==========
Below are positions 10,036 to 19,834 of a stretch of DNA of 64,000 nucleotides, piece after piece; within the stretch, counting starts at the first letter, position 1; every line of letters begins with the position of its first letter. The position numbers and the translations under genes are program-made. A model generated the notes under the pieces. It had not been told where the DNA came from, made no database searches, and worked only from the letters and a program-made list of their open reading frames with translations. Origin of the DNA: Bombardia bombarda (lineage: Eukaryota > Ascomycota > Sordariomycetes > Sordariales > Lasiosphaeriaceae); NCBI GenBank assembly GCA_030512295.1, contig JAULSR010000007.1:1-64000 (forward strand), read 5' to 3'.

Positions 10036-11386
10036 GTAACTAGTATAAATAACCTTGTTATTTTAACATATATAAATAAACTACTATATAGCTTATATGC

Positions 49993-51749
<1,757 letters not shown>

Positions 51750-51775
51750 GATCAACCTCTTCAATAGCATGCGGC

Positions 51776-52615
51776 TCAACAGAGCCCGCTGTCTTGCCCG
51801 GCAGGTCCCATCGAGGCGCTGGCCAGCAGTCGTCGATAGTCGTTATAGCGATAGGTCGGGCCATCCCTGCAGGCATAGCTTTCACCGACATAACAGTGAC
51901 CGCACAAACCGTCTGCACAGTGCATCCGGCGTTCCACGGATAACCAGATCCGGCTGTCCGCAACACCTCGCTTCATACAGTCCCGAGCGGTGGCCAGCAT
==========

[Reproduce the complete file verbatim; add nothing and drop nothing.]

Below are positions 10,036 to 19,834 of a stretch of DNA of 64,000 nucleotides, piece after piece; within the stretch, counting starts at the first letter, position 1; every line of letters begins with the position of its first letter. The position numbers and the translations under genes are program-made. A model generated the notes under the pieces. It had not been told where the DNA came from, made no database searches, and worked only from the letters and a program-made list of their open reading frames with translations. Origin of the DNA: Bombardia bombarda (lineage: Eukaryota > Ascomycota > Sordariomycetes > Sordariales > Lasiosphaeriaceae); NCBI GenBank assembly GCA_030512295.1, contig JAULSR010000007.1:1-64000 (forward strand), read 5' to 3'.

Positions 10036-11386
10036 GTAACTAGTATAAATAACCTTGTTATTTTAACATATATAAATAAACTACTATATAGCTTATATGC

Positions 49993-51749
<1,757 letters not shown>

Positions 51750-51775
51750 GATCAACCTCTTCAATAGCATGCGGC

Positions 51776-52615
51776 TCAACAGAGCCCGCTGTCTTGCCCG
51801 GCAGGTCCCATCGAGGCGCTGGCCAGCAGTCGTCGATAGTCGTTATAGCGATAGGTCGGGCCATCCCTGCAGGCATAGCTTTCACCGACATAACAGTGAC
51901 CGCACAAACCGTCTGCACAGTGCATCCGGCGTTCCACGGATAACCAGATCCGGCTGTCCGCAACACCTCGCTTCATACAGTCCCGAGCGGTGGCCAGCAT